In case you missed them, here’s my pick of five articles from The Straits Times’ Opinion pages this week.
1. Doctor scams, Singapore style
Senior Health Correspondent Salma Khalik puts the spotlight mercilessly on scams by clinics and doctors to fleece insurers and companies via inflated, even illusory, medical claims.
The examples alone make for eye-popping reading.
Nowadays, many people are using the government’s CHAS and Pioneer Generation health benefits cards.
The subsidy system is “ripe for the picking”, she says in this no-holds barred commentary.
2. A COE–style system for foreign workers?
An out of the box piece from well-known commentator and former civil servant Donald Low, on foreign worker policies.
His main point is that the government should move away from being fixated on managing wages of foreign workers, and look more at addressing their welfare.
But along the way, he goes through the pros and cons of a minimum wage policy.
He then discusses the idea of making employers bid for foreign workers’ permits in the same way people bid for COEs to own cars.
But he relinquishes the idea, saying it would be akin to slave trading, and people would find it “repugnant, regardless of how efficient the system might be.”
3. Can the city of Paris sue Fox News for inventing negative stories?
The issue arose after Fox News broadcast a report on “no-go zones” in Paris that it said even police were afraid to enter. The network later apologised and said the report was inaccurate.
Paris mayor Anne Hidalgo wants to sue Fox for defaming the city.
There are legal issues here - can a city behave like a person and sue for defamation? Can Paris sue when Fox News isn’t even broadcast in France?
But Harvard law professor and Bloomberg View columnist Noah Feldman goes to the heart of the issue when he asked: “How should the news media be policed to stop them from making stuff up?”
False reports don’t lose a network viewers; they may increase viewership, since sensational fake news gets repeated and creates its own information cascade.
“What’s needed is an incentive system so that Fox won’t make mistakes like this in the first place. Fox is a business. And the best incentives for business come from the bottom line.”
4. 2015: The year of the sharing economy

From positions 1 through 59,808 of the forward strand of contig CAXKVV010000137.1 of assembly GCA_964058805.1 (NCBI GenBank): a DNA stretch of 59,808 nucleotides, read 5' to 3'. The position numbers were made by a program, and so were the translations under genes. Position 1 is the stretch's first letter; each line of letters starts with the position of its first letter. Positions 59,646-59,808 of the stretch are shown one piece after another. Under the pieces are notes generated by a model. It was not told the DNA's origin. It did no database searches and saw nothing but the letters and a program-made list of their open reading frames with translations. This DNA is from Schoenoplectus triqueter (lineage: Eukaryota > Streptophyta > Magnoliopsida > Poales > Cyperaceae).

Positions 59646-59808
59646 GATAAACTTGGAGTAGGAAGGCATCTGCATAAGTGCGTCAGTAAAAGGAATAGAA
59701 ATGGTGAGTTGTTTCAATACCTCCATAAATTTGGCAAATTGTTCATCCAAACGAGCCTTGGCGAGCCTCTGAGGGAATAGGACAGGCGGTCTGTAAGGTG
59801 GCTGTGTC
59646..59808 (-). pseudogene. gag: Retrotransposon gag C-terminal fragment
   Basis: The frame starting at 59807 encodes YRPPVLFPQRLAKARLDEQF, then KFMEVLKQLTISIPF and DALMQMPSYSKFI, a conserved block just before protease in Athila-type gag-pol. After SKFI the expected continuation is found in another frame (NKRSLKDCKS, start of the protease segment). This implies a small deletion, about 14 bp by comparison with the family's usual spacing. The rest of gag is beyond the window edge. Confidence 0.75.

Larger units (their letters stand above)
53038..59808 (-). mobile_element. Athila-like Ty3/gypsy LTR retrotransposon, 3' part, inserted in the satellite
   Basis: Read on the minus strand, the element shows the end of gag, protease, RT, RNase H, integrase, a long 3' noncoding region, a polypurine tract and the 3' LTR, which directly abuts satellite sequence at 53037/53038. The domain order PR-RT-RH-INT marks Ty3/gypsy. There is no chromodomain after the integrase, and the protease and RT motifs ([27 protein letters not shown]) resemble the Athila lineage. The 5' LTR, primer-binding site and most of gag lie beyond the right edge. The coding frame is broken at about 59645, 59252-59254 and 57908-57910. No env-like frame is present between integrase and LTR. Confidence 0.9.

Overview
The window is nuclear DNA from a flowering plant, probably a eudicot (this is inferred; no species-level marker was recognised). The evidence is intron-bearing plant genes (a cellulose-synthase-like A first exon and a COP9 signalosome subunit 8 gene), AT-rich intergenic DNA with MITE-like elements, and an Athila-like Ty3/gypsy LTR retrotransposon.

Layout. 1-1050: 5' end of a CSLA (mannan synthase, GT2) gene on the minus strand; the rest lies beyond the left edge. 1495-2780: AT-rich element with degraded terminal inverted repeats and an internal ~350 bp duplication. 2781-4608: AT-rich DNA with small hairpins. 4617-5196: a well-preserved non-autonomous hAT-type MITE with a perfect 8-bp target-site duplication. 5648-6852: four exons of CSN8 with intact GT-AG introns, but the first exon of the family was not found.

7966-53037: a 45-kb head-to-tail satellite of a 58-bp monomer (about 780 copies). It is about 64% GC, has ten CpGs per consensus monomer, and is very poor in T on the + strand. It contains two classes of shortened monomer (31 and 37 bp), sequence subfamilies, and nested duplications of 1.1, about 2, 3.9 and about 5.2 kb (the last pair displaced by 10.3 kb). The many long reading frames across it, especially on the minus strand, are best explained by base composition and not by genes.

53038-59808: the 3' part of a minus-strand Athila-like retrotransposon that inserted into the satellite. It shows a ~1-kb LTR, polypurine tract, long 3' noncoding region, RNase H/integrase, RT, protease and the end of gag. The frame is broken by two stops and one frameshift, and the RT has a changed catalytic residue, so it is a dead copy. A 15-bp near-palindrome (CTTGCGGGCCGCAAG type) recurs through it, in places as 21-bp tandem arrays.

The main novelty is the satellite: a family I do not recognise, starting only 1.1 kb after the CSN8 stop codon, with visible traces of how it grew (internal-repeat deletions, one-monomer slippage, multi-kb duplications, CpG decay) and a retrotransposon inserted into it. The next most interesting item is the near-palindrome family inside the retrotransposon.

This article by April Rinne, a sharing economy expert, was first published on the World Economic Forum’s Agenda blog. She argues that 2015 will see the sharing economy becoming a more important part of the global, and cities’ agenda.
A sharing economy is based on the idea that people need access, not ownership, over services. For example, having a community bike-sharing scheme, not individual bikes. Think renting out your car for a day, or renting out a room to tourists for a weekend.
She identifies cities embracing the sharing economy like Portland, Oregon and Seoul; and the resistant ones like Barcelona.
Singapore too is grappling with this, with the Urban Redevelopment Authority starting a public consultation on short-term rentals of residential homes.
Her advice to governments:
“Engage with sharing-economy companies: Cities and policymakers have much to gain by working with those sharing-economy companies that have social impact at their core, seek to build community and see policymakers as potential allies.”
5. Temasek’s gameplan
Money Editor Lee Sushyan dissects Temasek Holdings’ latest Mandai venture in this article.
Temasek is partnering the Singapore Tourism Board (STB) to develop the Mandai area, which includes the Singapore Zoo, Night Safari, River Safari and Jurong Bird Park.
The move raised some eyebrows. Why is Temasek investing in the zoo?
The move harks back to Temasek’s early days when it invested in, and built up, early companies that grew to become national icons, says the writer.
Opinion Editor Chua Mui Hoong blogs weekly on notable commentaries or issues.